Arsenal Women are flying at the moment. The Gunners are currently sat top of the Women’s Super League ahead of Manchester City on goal difference, a third WSL title well within their sights with just eight games left to play.
Joe Montemurro’s side suffered their first defeat of the season last time out against the team breathing down the back of their necks, weakening their grasp on first place and heating up the title race.
The added focus on the women’s game at the moment, compared to its neglected past, will be a source of great comfort and happiness for everyone involved, with the likes of Alex Scott going into punditry only strengthening its increasing reputation.
A report from Pitchero shows just how much women’s football has risen in the last few years. The 2013 FA Cup final saw an attendance of 4,988, whereas 45,423 travelled to Wembley to watch the most recent edition earlier this year.
People are definitely starting to take more of an interest in this side of the game. Google searches for ‘Women’s FA Cup final’ have more than doubled since 2015. Viewing figures for those who prefer to watch from the comfort of their own home have also shot up – the 2011 World Cup saw 5.1m viewers, whereas the 2015 edition entertained 12.4m, and Arsenal star Jordan Nobbs is particularly enjoying the rise.
The goalscoring midfielder, who is currently out injured having ruptured her anterior cruciate ligament in the 4-0 win at Everton back in November, kindly took the time to talk exclusively to Football FanCast about her career, her side’s season so far, Arsenal Football Club and much, much more.
Aged 26, it’s quite incredible that Nobbs already has a decade of first-team football under her belt. She’s become synonymous with Arsenal Women, where she has played for the last eight years, but in fact made her senior debut for her hometown of Sunderland back in 2008. Nobbs and the Women’s game in general has come a long way since then.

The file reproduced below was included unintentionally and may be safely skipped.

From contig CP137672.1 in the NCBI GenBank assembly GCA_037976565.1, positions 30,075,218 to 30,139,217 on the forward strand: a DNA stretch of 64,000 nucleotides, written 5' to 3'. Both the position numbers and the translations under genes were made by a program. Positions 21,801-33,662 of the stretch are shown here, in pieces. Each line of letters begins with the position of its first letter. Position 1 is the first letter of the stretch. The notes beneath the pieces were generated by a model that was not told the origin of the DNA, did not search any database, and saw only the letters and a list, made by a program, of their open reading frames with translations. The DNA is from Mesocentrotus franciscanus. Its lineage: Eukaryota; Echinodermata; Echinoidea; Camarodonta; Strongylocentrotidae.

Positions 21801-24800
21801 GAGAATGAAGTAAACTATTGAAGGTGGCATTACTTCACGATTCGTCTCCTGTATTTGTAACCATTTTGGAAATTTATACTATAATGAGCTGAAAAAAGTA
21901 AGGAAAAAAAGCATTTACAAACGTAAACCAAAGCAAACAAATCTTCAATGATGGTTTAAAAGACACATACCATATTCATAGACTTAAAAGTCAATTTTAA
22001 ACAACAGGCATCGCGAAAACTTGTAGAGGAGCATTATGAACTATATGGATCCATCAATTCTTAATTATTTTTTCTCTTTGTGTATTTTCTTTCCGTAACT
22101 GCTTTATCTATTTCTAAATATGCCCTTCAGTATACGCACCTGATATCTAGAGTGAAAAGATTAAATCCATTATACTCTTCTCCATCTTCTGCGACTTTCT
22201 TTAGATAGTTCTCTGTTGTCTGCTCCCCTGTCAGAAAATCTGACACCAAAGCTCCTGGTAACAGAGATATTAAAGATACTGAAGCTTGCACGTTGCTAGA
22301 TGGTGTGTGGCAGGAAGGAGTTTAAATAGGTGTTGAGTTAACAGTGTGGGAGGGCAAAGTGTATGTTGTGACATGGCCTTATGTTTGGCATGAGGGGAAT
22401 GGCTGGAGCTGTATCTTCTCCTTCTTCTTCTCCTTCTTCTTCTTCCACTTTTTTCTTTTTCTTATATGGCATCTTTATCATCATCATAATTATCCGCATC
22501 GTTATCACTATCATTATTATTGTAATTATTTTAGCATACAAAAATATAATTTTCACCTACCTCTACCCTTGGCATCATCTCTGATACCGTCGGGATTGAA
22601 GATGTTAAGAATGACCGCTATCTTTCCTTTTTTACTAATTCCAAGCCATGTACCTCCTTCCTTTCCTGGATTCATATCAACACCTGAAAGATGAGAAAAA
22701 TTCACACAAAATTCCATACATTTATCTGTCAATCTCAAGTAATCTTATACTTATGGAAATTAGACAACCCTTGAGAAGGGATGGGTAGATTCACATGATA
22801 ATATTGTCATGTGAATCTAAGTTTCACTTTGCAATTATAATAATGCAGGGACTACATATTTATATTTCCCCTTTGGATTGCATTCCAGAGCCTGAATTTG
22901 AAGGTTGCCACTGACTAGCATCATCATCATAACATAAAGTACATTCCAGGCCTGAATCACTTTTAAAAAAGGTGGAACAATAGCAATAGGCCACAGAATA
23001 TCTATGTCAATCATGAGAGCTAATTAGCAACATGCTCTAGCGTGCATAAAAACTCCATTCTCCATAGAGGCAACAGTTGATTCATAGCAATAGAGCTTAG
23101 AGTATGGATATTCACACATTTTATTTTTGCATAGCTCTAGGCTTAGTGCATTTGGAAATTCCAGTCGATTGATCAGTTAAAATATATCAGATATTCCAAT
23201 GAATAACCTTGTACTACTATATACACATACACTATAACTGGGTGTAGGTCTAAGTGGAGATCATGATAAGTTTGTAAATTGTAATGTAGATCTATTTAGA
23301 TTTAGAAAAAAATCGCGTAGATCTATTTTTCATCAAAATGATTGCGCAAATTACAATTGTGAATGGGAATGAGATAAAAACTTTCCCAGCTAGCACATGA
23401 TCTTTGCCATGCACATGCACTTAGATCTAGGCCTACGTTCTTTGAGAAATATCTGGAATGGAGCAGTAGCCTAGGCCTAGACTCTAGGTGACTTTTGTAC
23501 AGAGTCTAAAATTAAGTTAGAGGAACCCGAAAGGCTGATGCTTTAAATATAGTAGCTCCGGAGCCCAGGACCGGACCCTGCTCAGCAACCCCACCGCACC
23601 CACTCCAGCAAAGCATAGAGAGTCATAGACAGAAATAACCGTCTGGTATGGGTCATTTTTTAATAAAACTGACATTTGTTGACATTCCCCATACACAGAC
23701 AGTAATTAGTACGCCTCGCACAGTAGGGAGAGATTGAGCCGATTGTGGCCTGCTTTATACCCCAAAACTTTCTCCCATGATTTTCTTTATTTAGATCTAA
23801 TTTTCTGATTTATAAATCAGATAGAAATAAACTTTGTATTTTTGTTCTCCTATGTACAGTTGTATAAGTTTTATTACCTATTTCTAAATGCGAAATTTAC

What do you remember from your debut for Sunderland ten years ago and from your younger playing days?
“Oh god, that’s an intense question! I wish I could remember it but it just seems like such a long time ago! I think when I was young, a main part of my game was my athleticism, so I was always all over the pitch as a young kid. I think most of my memories from when I was really young were when I was playing behind Morrison’s car park for a young girls’ team, and we used to play in an all boys’ league, so they’re my main memories.
“I got into the England squad quite young and everything just snowballed from there. Playing at Sunderland alongside Lucy Bronze, Demi Stokes, Lucy Staniforth, as soon as we didn’t get into the Super League, the drive was there in all of us to do better. To play now for a club like Arsenal is just incredible. It feels like it’s gone fast but hopefully I still have time to improve and develop. “
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What areas of your own game have changed the most?